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Listening that lets the felt sense carry forward

listening that allows the felt sense to carry forward

Listening that encourages new ideas

Henrik, the main character in the short Danish film On My Mind, is a metaphor for the felt sense. He is in a delicate and deeply significant situation that is difficult to articulate. He knows what he needs to do, but the people he encounters do not know how to create an atmosphere in which his meaning could emerge. Listening and reflecting would have provided the simple accompaniment needed for his felt sense to “carry forward”. In my current class in Listening so that Change Steps Can Happen, we tried to pinpoint the moment when an adequate reflection of his words would have made a difference.

Carrying forward is an interactive process that can be blocked by conventional cultural notions.  Cultural forms make for a comfortable social flow, but do not recognize the body’s capacity to make meaning. The body’s meaning-making process always wants to go further toward life.  Pre-determined social forms can block and misinterpret it.

Welcoming what is unclear

The first part of the film is a metaphor for the Focusing process. Nobody understands what’s happening in the first two-thirds of the film. We don’t understand, and the characters in the film don’t understand. This how it is at the beginning of a Focusing process. Things are felt but unclear. That lack of clarity must be welcomed in order for something new to emerge.

We need to develop new ways of interacting in these troubled times. It behooves us to be open to what is felt but not yet able to be put into words.

When we look back from the end at a Focusing process, it all makes sense.  I invite you to watch this excellent 16-minute Oscar-nominated film. Where and how would you have reflected Henrik’s words?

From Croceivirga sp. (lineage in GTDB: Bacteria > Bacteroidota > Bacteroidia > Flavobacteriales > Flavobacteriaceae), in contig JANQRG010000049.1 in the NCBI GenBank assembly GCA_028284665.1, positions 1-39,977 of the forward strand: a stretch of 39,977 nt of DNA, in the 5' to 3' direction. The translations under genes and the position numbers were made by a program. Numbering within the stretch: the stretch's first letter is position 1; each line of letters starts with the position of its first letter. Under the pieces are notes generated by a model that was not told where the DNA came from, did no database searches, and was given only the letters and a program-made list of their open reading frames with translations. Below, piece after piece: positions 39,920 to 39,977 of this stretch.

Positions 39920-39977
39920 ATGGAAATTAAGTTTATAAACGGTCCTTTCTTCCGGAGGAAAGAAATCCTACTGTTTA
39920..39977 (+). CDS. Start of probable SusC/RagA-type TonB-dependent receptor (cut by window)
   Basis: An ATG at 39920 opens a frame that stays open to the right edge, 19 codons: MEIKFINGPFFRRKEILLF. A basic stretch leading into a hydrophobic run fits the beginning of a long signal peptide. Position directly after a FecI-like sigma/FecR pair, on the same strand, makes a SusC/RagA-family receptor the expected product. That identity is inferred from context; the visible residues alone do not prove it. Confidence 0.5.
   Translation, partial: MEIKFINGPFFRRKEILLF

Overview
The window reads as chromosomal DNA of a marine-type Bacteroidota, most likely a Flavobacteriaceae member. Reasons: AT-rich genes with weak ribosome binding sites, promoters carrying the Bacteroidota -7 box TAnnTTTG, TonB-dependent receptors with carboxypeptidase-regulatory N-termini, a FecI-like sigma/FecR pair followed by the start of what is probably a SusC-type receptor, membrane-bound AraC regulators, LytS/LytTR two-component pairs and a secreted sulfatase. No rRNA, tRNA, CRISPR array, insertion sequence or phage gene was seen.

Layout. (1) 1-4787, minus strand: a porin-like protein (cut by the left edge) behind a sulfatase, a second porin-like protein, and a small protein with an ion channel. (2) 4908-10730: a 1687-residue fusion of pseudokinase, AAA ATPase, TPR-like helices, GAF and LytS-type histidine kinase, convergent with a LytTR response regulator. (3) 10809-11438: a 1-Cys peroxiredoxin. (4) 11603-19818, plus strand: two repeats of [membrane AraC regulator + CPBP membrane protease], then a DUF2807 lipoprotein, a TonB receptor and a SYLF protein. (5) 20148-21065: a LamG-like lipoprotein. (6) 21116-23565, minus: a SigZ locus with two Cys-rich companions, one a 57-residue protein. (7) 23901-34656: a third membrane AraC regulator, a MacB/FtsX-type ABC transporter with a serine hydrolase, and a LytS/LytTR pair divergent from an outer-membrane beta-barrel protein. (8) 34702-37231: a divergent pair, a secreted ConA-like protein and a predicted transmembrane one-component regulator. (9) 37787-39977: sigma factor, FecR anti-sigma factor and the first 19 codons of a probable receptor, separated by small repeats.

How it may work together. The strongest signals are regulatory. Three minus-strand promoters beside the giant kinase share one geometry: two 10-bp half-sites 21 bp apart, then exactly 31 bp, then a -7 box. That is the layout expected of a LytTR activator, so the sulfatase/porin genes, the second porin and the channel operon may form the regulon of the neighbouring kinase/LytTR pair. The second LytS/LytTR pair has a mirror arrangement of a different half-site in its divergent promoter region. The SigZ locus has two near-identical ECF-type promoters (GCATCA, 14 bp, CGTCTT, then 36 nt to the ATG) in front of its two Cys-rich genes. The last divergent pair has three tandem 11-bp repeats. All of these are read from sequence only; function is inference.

Then come back and read my comments below (spoiler alert). Let me know if we’re on the same page.

Creating an atmosphere of safety, empathy, openness and trust for a felt sense to carry forward

Even though the bartender is trying to be sympathetic to Henrik, her first reaction to him is a rather judgmental suggestion. She says, “You don’t have to gulp [your whiskey] it all at once. It’s OK to enjoy it.” Knowing what we know by the end of the film, this invitation doesn’t serve to create an atmosphere of safety, empathy, openness and trust.

How “round, closed, common notions” get in the way

After the first interrupted attempt at recording, the bartender says “It’s a nice song,” which establishes some rapport. Henrik tells her that it’s his wife’s favorite. “She says it makes the soul fly.”

This could have been an opening. In fact, with these words, Henrik is indicating exactly why it is necessary for him to sing that song. But instead of reflecting this, the bartender asks him three questions, based on conventional notions of why a husband would want to record a song for his wife. Given Henrik’s unusual situation, these questions only block his self expression, especially the last question: “She’s not dead, is she?” This question brings a final draining of the whiskey glass, and a deep sigh.

We don’t have to think of the right way to respond from our limited understanding. We respond by reflecting words that express the body sense.

After sighing into the class, Henrik says,
“Look, the dew. The story it tells”.
“What’s the story then?” asks the bartender.
“A human breathed here. And now it’s gone. An imprint of the soul.”

That’s a pretty deep statement, and I imagine a bartender wouldn’t know exactly how to respond. But as good listeners, we don’t have to respond from our own limited understanding of what is happening. We can just reflect back the life-forward meaning that we sense in the words.